Sometimes separated or divorced parents embroiled in conflict are unable to recognize their ability to transition to a healthy relationship. They are so overwhelmed with emotions that can derail a positive co-parenting situation. Parents experience relief that a professional’s involvement can support them transitioning forward in a healthy way.
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As a Parenting Coordinator (PC), I often hear a plea from parties for assistance in effectively communicating with their co-parent. Many times co-parents who engage the services of a PC feel at a loss with regard to an ability to effectively communicate with their co-parent. Often times new PC couples provide me with deleterious text and email correspondence they have exchanged with one another around issues in their parenting agreement. Emotions such as frustration, anger, sadness, bitterness and hopelessness are apparent in these documents, and in their words, during our meetings. In orienting new parents to the PC process, it often seems there is a sense of relief that a third party is going to assist them to help move forward in a healthy way.
Part of the role of the PC is to educate parents and to sensitize them about how a child might be internalizing feelings about being a member of a divorced or separated family where there is ongoing conflict. Children are aware of the communication patterns, or lack thereof, between their parents. They are often relieved when their parents communicate effectively and they receive both overt and covert messages that it is OK to freely love and spend time with each parent. It has been said “children are like sponges” and that is certainly the case with the children in the families who seek our services. Children pick up their parents’ covert messages and frustrations. When parents are arguing with each other or disengaging through a “cold war”, the children are vulnerable; this can be burdensome and may hinder healthy development. Children love their parents and they hope for simple things, like to go to the dentist or on a play date, without a stressful or difficult discussion. In some families where the communication is extremely strained, the child might not get to the dentist or play date at all.
Together with parents, a PC can help to uncover the patterns or themes of communication that have not worked historically. In my social work training, we learned that when working with a couple or family, the interaction between the individuals becomes the client. That principle certainly is true with PC. Whether our work involves coming to the table for a joint meeting or a parallel process where parties email each other and copy me, my focus is on the interaction between them. Feedback is given with regard to how only they could know best what their co-parent’s “hot buttons” are and how can this person be approached differently on behalf of their child. Work is also done around trying to be as clear as possible in communicating with the other party so that nebulous or “what did they mean by that?” communication can be kept reduced. At times, I might make suggestions to parties around how to re-phrase something they said or wrote in an email as it might seem inflammatory or not clear.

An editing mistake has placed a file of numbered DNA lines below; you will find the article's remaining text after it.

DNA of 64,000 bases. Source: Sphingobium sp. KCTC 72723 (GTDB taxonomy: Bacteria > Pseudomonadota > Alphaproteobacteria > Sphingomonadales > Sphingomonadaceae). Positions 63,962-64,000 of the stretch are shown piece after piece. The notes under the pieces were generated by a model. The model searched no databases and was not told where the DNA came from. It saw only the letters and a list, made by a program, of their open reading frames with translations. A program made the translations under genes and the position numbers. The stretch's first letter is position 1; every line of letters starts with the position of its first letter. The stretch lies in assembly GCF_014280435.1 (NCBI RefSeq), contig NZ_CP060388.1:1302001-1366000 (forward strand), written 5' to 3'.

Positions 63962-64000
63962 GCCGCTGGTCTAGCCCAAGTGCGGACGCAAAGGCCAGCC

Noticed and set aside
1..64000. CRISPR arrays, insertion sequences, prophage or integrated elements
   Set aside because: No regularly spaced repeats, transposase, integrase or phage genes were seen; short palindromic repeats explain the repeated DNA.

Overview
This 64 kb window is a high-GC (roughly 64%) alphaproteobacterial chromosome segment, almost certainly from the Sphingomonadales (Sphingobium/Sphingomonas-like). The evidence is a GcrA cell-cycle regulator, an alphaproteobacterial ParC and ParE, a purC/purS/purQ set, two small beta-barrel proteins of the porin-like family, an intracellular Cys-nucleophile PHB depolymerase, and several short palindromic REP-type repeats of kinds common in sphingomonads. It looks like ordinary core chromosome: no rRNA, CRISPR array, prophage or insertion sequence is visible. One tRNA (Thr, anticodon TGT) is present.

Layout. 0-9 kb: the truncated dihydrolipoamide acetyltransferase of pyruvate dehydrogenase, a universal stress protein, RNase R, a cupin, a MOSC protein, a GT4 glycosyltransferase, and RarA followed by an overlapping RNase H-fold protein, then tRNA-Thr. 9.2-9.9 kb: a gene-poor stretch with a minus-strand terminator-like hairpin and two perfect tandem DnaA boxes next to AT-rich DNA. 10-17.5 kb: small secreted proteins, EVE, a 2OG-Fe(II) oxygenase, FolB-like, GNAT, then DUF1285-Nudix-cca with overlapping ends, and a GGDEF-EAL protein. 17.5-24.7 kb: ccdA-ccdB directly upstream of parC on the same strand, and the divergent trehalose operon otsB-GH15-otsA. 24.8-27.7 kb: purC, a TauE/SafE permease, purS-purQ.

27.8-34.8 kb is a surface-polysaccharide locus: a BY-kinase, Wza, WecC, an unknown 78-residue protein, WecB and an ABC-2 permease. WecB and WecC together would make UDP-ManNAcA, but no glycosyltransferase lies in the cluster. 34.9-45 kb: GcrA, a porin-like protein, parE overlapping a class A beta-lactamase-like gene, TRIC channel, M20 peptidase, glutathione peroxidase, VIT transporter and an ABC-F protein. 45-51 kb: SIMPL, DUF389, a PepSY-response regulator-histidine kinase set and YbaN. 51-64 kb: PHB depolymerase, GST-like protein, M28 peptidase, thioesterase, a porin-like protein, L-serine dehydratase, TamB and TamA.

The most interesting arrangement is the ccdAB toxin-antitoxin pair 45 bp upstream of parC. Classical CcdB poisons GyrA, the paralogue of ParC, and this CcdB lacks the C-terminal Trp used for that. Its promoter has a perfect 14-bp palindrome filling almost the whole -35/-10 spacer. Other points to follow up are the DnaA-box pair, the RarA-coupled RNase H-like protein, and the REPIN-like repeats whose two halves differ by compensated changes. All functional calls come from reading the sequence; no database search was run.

At FamilyKind, we understand it is not an easy task to unbraid yourself from a significant other and child’s other parent then reconfigure the relationship into at least a “business” one on behalf of your child. Powerful residual feelings that are difficult to put aside can make effectively communicating with your co-parent seem like an impossible task. The other parent might also feel stuck in their own strong feelings and struggle with communicating with you. By working with a trained Parenting Coordinator, hopefully parents can start to recognize the patterns of communication that have not been helpful and consider new strategies with hands-on assistance. Effective communication between divorced and separated parents equals a better chance of adequately meeting children’s needs. It also contributes toward an environment around the child that is more conducive toward their overall emotional well-being.
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Diane Hessemann, is a licensed clinical social worker and parenting coordinator.